My logs might list hours upon hours spent on this site and blog, far more than could fit in a single day, but starting still matters. It matters more than before. So many options present themselves, so many possible additions or changes, that a paralysis of choice looms as a constant threat. If I fail to start my small nugget of work each day (compared to my regular job’s portion of time), then that paralysis would realize itself and nothing would happen. Starting with one improvement, however tiny, paves the way for the next one, then another, and then this entire site surprises this creator itself with its cumulative completeness. I might never finish it (who ever finishes a site?) but that incessant starting keeps me coming back for more.

If you want to seize your own initiative when it comes to creativity, you can sign up below and look forward to the coming report. Do you have any recent success stories of starting to share?

12 Apr 2012 » Incidental Resets Distinguishing Backups From Break-Ups

Whether through an unplugged power cord, a lightning strike, or the infernal automatic updates inflicted by Windows, I periodically find my computers reset without adequate warning. I bet you experience the same. Did you ever stop to consider how that benefits you, though?

Just last night, the woman I date reiterated her horror at the number of tabs that I keep open in my browser. In the interest of good relations, I decided against showing the second browser that I had open (Chrome, in addition to Firefox). Without my realizing it, the session-saving features of browsers turned into my bane. When I could depend on unexpected or required restarts to clear my digital head-space, my plethora of under-read articles and “going to reference again soon” pages now come back to haunt me, those tabs of sessions past. The build-up leaves my computer bogged down - the netbook, more than any - and my head suffers the same from the equivalent addition of transactional costs. Those tenths of a second spent switching between tabs (and you use the keyboard for that, right?) add up. The same applies to writing fiction.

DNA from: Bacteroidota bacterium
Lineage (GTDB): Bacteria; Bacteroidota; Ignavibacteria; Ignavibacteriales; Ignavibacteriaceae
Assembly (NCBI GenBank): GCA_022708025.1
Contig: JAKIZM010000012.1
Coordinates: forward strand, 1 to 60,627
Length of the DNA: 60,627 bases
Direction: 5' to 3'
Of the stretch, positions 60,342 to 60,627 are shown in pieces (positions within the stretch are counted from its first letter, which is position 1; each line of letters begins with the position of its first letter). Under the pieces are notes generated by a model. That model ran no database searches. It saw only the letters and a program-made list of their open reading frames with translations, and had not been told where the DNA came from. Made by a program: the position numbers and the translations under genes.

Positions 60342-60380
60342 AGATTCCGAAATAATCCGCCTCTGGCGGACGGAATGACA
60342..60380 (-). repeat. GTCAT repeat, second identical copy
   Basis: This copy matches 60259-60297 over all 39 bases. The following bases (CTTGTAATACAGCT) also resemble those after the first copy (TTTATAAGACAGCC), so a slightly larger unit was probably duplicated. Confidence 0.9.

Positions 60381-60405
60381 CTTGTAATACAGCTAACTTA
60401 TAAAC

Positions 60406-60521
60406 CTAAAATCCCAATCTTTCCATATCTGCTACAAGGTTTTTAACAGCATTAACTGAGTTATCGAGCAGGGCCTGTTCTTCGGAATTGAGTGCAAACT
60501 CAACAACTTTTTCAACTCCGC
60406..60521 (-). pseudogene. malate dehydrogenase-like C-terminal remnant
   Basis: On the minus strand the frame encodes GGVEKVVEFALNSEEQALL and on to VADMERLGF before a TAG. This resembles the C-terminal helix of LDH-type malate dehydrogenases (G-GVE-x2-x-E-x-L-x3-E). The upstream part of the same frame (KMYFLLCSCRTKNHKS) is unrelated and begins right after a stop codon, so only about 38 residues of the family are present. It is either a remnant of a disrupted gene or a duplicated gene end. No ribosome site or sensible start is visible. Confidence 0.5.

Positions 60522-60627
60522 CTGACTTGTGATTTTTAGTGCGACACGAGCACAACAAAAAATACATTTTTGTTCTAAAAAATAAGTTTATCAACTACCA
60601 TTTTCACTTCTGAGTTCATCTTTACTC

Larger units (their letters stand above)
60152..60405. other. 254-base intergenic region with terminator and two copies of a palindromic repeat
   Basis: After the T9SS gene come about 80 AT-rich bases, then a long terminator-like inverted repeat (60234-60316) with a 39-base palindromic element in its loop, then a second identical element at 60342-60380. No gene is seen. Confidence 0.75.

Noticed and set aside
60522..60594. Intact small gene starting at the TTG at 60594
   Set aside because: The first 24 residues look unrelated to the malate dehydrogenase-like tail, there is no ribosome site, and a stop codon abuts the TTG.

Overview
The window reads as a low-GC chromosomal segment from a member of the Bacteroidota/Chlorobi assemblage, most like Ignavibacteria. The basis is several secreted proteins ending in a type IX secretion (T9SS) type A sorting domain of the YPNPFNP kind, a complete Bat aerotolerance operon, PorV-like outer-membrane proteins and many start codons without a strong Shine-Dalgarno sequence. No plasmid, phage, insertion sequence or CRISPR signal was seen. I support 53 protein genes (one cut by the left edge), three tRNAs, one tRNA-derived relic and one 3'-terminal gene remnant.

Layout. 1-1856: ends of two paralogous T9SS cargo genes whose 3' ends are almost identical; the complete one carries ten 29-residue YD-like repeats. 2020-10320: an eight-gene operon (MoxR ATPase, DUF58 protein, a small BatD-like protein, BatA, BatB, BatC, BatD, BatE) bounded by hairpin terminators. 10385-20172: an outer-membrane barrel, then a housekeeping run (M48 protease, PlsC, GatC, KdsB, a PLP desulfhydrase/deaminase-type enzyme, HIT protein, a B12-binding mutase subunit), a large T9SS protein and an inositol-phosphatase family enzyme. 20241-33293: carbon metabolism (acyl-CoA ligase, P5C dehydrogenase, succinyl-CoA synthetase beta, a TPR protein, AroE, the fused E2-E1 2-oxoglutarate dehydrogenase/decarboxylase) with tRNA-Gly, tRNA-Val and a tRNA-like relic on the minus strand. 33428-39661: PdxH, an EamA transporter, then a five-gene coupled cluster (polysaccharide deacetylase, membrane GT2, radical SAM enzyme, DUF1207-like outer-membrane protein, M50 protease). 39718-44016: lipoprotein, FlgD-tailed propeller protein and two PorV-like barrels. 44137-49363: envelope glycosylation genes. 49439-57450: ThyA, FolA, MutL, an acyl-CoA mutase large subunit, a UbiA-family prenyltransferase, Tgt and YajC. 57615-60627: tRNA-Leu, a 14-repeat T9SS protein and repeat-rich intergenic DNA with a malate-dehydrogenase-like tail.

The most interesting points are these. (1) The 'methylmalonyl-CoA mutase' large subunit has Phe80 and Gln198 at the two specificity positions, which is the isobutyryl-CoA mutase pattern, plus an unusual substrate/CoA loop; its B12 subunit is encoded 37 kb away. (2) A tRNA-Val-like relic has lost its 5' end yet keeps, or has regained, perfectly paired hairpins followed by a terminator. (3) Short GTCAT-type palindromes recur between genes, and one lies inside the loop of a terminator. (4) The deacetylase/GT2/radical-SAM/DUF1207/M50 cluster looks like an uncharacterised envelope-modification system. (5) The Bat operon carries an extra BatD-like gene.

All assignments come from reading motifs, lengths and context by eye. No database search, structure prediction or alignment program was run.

I love NaNoWriMo because it denies me any time to go back and read what I wrote yesterday, never mind over the course of the month. At best, the last paragraph or two receives a quick review before I begin pounding on the keyboard at the start of each pomodoro. I bet that you wonder: how can I bear the thought of missing a detail or switching up chronology mid-write? Knowing that my time of editorial reckoning will arrive, eventually, makes all of the difference. Look forward to a post about boxing off the inner critic, who would perform those edits, until just the right time.

In the meantime, remember to back up those files often before another storm inflicts its permanent editorial opinion without your permission.


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You've read it, you've watched it, you've played it. What comes next?

Now, future Life Slicer, your turn comes to write it. Sign up below for help with cutting down to the best parts of the fiction-writing life!

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Grab A Slice Of Life

You've read it, you've watched it, you've played it. What comes next?

Now, future Life Slicer, your turn comes to write it. Sign up below for help with cutting down to the best parts of the fiction-writing life!

* indicates required